Betty Montgomery: Pruning plants is important
February is a very busy time for me in the garden. Where I live, we have gotten more rain than normal and I have not been able to do as much pruning as usual so on the pretty days, I have had to do extra work to get it done. Pruning can give you a healthier plant as well as improving the looks. It is often a task most people are afraid to tackle, but it is needed occasionally.
Pruning plants at the right time of the year can be a key factor in your success. Pruning during dormancy is a good common practice, especially if you are doing major pruning. In the late winter, the sap is down and this is the ideal time to prune trees before the new growth starts to emerge in early spring. Pruning requirements of trees will not only vary according to species but also depending on the reason for pruning.
It is very important to know two things before you start. Know why you want to prune a particular plant and understand the natural habit or shape of the tree. If you are pruning to reshape a tree and major cuts are needed, do this in late winter. However, if this is a spring-flowering tree, if you prune much now, you will be cutting off the blooms for this next season. Sometimes you will have to sacrifice a year of blooms to accomplish your goal.
If you want to prune conifers, this too will vary depending on the species. Needled evergreens are best pruned in the late winter. Arborvitae, thujas and yews (taxus and cephlotaxus) should be pruned in the spring and early summer.
No pruning should be done on any plant in the late summer because the plant could put out new growth at the end of the season, causing the tree or shrub not to shut down as it normally does this time of year. The tender new growth that comes after pruning could be damaged and might even kill the plant.
Rules for pruning trees
1. Encourage a single trunk in most trees. There are some trees like crepe myrtles, river birches, and Japanese maples that are the exception to this rule. Ideally, trees should be pruned to have a single trunk because it makes a stronger tree and it is less likely to break with ice, snow or wind. Some trees will have a large amount of sap flow from the cuts. Birches, walnuts and maples are trees that come to mind. Do not worry about this. It is natural.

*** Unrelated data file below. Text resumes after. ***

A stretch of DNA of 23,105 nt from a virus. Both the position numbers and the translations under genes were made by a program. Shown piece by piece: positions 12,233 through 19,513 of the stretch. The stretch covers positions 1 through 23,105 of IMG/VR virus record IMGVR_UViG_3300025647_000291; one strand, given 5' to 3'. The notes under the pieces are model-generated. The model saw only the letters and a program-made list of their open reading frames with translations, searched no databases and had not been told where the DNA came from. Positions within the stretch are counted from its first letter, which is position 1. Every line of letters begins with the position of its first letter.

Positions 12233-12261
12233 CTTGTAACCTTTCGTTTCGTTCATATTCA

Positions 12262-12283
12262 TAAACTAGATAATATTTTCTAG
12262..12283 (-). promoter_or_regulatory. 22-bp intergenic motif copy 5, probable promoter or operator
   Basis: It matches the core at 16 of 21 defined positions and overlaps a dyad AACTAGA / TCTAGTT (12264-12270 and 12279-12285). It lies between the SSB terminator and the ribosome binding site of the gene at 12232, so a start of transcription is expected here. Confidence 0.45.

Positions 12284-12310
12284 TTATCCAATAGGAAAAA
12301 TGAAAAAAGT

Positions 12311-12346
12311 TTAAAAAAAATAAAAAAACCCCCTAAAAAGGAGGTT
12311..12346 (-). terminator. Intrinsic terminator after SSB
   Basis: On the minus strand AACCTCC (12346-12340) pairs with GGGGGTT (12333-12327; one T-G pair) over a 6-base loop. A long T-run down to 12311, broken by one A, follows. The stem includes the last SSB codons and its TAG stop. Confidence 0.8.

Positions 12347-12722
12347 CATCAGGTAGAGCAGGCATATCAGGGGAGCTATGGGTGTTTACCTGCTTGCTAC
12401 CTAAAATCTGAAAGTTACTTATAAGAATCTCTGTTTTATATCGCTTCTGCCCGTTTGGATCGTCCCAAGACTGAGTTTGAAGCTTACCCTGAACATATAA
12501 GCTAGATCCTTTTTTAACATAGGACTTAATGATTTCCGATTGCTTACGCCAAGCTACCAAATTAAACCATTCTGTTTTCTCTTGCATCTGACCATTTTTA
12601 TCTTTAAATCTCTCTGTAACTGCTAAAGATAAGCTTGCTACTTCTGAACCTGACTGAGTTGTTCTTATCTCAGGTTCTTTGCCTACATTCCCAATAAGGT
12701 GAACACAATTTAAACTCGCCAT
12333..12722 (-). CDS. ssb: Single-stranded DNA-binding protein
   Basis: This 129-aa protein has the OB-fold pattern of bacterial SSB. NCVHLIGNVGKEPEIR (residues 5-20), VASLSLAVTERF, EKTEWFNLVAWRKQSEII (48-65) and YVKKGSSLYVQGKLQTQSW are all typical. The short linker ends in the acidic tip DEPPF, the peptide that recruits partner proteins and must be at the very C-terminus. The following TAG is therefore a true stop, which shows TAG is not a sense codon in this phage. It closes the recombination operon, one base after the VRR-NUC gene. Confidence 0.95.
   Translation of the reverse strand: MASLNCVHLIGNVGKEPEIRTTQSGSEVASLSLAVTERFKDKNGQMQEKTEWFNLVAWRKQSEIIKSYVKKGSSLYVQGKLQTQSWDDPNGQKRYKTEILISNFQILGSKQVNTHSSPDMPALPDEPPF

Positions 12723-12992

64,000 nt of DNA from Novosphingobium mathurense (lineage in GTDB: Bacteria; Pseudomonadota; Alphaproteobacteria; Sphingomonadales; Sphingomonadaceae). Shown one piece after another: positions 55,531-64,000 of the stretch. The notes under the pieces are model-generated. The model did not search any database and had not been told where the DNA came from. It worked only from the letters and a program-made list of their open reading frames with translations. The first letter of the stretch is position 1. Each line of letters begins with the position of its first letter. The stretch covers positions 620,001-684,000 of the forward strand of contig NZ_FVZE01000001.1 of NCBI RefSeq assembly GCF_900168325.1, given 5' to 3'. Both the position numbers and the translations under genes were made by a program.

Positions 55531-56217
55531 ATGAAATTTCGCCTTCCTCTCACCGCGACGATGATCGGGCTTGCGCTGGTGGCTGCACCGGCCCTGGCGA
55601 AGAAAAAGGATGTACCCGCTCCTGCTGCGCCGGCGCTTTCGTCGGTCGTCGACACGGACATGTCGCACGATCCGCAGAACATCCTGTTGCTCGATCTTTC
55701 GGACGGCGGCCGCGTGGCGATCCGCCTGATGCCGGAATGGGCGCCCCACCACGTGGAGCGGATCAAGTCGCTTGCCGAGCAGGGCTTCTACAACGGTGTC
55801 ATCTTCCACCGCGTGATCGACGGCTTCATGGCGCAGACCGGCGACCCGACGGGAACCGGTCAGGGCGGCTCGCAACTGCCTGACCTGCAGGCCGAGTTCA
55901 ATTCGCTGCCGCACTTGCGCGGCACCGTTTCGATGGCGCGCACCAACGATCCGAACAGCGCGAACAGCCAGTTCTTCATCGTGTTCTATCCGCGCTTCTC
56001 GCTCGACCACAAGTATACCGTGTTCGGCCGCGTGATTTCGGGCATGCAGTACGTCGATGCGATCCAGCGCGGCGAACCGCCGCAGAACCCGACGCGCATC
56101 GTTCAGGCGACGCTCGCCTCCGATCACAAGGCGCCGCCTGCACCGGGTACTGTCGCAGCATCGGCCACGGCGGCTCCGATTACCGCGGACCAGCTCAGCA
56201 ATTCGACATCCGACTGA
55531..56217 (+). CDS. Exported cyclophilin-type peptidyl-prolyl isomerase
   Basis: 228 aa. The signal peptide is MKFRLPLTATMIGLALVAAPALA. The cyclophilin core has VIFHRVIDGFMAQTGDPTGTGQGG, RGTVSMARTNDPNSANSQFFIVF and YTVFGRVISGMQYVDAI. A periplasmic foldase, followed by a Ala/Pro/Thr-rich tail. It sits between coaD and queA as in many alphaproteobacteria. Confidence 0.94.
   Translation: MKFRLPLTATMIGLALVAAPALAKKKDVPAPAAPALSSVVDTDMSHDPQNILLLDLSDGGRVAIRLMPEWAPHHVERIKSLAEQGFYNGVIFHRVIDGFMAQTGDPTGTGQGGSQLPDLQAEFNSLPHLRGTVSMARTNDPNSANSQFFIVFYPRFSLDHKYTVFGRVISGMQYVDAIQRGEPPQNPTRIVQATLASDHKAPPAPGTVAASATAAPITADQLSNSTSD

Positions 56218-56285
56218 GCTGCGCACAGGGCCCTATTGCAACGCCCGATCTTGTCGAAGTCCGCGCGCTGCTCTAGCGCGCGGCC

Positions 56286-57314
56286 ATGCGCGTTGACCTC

2. Never prune more than one-third of a tree’s crown in a season.
3. If you are cutting a large limb, make a number of cuts, starting at the end away from the trunk using a pole saw. Remember: “Do not bite off more than you can chew.” If it is a major job, it is best to hire an expert. Heavy limbs can fall in a different direction than you might think. These limbs are very heavy and could hit you and kill you.
4. When making small branch cuts, cut the branch back to a bud to encourage branching at that point. Remove crossing branches and branches that are growing back toward the center of the tree.
5. Make sure your tools are sharp and in good repair.
If you want to prune shrubs, know when it blooms. If they flower in the spring, prune immediately after they bloom. This way you will not cut off the buds that are developing for the next year’s flowers. Certain plants form buds shortly after flowering. Azaleas and mophead hydrangeas are two examples that you must prune just after they flower.
If you have a late summer or fall blooming shrub, prune these in the late winter or early spring. Buddleias and paniculata hydrangeas (ex. Limelight) are two examples of this rule.
Broadleaf shrubs respond well from being pruned a little from time to time to renew their growth. Azaleas, camellias, abelia, nandina are a few of the ones that do well with a little shaping and renewal.
When pruning, first remove dead, diseased or injured branches. Then prune the shrub making cuts inside the plant where the leaves will cover the cuts. With many shrubs, it is important to go inside the shrub and thin out some branches. This will let more air movement inside the plant, which is helpful to its health. Thinning out boxwoods is a good example of a shrub that likes to have a little “air” inside the plant.
Shrubs often need renewal pruning. People all too often purchase a home and plant shrubbery near the foundation of the house. Plants often become too large and out of proportion with the house. Here, some renewal pruning will not only help the plant look better but will also keep them in the right scale and set off the look of the house.
Sometimes the plants need to be pruned severely. Do this in late winter. After this is done and new growth starts to emerge, cut the tips of the new growth to encourage lateral branching. Many plants respond nicely to renewal pruning but some narrow-leaf evergreens might not like severe pruning. Pines, junipers, taxus and cedars would be better off being moved than too much pruning.
Many people are scared to prune, concerned they might not do it right. Just remember you can cut a little, look at what you have done for a few days and go back and cut some more. This way, you will build your confidence and will do it right. And if you do make a mistake and cut too much, it will grow back in time. Plants can be forgiving.
Betty Montgomery is a master gardener and author of “Hydrangeas: How To Grow, Cultivate & Enjoy,” and “A Four-Season Southern Garden.” She can be reached at firstname.lastname@example.org.